The results of Save the Student’s National Student Accommodation Survey 2017 found that students spend an average of £125 (~US$175) per week on rent in the UK – with a huge regional variation: students in Northern Ireland spent only £91 (~US$129) a week, which is exactly half the amount spent by those in London (£182/US$257). Unless bills are included, you’ll probably spend a further £70 per month (~US$100) on bills for utilities and the internet.

Other average living costs in the UK

  • A weekly food shop will likely cost you about £30/$42, and a meal in a pub or restaurant can be about £12/$17
  • Depending on your course, you’ll likely spend at least £30 a month on books and other course materials
  • Your mobile phone bill is likely to be at least £15/$22 a month
  • Gym membership costs roughly £32/$45 a month, but you may be able to get a student discount
  • A typical night out (outside of London) costs about £30/$42 in total
  • In terms of entertainment, if you want to watch TV in your room, you need a TV license – this is £147 (~US$107) per year. A cinema ticket costs roughly £10/$14
  • Depending on your spending habits, you might spend £35-55 (US$49-77) or so on clothing each month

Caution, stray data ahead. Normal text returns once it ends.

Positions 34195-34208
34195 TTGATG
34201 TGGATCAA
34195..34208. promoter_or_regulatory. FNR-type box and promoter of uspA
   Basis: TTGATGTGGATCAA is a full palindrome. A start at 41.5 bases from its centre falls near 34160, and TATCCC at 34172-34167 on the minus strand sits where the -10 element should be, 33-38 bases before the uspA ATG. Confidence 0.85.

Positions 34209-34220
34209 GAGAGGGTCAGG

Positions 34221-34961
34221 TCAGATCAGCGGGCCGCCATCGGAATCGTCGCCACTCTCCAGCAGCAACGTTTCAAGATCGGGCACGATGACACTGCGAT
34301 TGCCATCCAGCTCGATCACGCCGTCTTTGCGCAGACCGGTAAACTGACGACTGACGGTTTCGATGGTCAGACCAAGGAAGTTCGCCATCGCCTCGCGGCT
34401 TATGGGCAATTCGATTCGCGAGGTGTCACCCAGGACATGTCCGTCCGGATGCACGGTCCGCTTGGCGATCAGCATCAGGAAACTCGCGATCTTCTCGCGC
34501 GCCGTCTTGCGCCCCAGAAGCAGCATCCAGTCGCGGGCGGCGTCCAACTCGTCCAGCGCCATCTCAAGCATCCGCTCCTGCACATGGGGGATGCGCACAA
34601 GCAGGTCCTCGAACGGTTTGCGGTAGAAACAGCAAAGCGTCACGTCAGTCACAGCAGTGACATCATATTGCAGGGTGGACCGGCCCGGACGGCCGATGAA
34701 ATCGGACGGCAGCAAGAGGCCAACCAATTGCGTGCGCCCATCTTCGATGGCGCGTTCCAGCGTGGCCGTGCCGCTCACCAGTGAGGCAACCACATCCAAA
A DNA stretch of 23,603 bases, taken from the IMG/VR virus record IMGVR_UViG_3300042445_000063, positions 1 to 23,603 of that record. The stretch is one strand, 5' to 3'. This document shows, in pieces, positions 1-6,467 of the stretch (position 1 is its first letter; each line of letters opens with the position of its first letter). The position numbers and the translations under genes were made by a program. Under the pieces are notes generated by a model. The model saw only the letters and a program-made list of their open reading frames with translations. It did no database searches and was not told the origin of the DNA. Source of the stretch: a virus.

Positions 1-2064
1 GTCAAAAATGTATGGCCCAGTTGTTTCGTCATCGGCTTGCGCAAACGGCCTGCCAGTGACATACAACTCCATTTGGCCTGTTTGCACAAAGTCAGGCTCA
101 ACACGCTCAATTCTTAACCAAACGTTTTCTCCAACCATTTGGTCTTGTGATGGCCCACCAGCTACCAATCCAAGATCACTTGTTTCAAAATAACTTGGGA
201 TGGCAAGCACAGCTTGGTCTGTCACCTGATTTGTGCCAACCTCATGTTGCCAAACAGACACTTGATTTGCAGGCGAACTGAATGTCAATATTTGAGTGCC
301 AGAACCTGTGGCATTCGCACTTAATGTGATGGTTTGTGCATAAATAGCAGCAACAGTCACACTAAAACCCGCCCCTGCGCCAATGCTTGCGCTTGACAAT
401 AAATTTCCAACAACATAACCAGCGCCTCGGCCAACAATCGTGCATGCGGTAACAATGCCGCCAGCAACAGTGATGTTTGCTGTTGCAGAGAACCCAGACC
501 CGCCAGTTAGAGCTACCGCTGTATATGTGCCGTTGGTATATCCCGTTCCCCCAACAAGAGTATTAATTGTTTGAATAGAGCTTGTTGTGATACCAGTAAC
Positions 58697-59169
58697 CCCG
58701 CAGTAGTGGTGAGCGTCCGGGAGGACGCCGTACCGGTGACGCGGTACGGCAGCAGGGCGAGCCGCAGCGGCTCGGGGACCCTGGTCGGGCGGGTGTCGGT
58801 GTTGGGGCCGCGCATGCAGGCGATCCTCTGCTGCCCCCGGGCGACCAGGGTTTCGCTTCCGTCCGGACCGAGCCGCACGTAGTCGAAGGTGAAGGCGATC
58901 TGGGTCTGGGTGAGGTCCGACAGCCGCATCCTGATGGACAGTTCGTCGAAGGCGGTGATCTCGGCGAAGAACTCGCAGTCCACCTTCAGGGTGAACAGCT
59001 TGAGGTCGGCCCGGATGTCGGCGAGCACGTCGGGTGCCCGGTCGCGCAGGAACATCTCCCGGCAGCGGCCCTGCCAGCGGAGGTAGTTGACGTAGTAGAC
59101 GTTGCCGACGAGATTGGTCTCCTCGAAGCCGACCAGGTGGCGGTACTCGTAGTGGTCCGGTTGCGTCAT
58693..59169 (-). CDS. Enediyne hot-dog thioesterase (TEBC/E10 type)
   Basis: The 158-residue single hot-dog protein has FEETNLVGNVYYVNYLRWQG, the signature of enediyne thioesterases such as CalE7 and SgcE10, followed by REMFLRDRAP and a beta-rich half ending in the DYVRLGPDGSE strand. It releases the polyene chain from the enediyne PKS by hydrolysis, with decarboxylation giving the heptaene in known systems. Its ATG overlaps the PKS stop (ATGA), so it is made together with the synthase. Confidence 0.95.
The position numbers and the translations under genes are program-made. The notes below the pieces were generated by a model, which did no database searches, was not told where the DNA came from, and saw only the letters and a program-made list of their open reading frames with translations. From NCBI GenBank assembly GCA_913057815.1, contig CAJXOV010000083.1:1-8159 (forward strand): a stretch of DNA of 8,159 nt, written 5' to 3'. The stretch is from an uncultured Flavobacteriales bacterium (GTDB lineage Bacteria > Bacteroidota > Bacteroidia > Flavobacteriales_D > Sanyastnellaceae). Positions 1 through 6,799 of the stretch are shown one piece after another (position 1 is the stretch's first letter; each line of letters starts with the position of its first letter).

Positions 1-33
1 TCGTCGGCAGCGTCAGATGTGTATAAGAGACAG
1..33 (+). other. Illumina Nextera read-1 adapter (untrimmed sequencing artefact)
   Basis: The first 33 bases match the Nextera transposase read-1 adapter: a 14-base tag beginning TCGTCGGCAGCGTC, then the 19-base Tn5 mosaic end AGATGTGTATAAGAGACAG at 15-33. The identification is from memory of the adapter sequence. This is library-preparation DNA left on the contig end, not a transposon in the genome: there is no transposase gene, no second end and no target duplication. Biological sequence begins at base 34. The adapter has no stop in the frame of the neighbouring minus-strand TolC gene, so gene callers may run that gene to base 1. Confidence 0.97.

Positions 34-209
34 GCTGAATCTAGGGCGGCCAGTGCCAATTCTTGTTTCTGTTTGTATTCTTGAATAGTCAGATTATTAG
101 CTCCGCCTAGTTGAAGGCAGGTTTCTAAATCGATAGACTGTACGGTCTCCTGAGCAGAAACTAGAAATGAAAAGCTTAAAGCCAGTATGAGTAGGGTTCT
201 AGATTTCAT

UK tuition fees – UK/EU students

University of Cambridge

There are two levels of tuition fees at publicly funded UK universities: home student fees (including EU students) and international student fees. For home students, institutions in England can charge up to a maximum of £9,250 (~US$13,050) per year for undergraduate degree programs. In Wales, the maximum fee is £9,000 (~US$12,700), while in Northern Ireland the limit is £4,160 (~US$5,900) for EU and Northern Irish students, and up to £9,250 for students from the rest of the UK.

In Scotland, an undergraduate degree is effectively free for students from Scotland and the EU. This is thanks to a subsidy from the Student Awards Agency for Scotland (SAAS). The SAAS also offers a tuition fee loan of up to £5,500 (~US$7,770) for home postgraduate students.

It should be noted that the Scottish definition of “home” student differs slightly, in that it doesn’t include students from the rest of the UK – i.e. England, Wales or Northern Ireland. Students from the rest of the UK who want to undertake an undergraduate degree in Scotland will pay up to £9,250 a year.

There’s also good news for students from Wales, who only need to pay £3,900 (~US$5,500) per year in UK tuition fees to study anywhere in the UK, with the rest covered by the Welsh government.

Postgraduate tuition fees vary significantly, depending on the university and the subject. Home students may be able to receive some funding from one of the UK’s research councils, the university itself, or via a career sponsorship scheme.

UK tuition fees – international students

For international students, undergraduate fees for 2017/18 started at around £10,000 (US$14,130) for lecture-based courses, going up to £38,000 (~US$53,700) or more for a top undergraduate medical degree. You can view the 10 most affordable universities for international undergraduates here.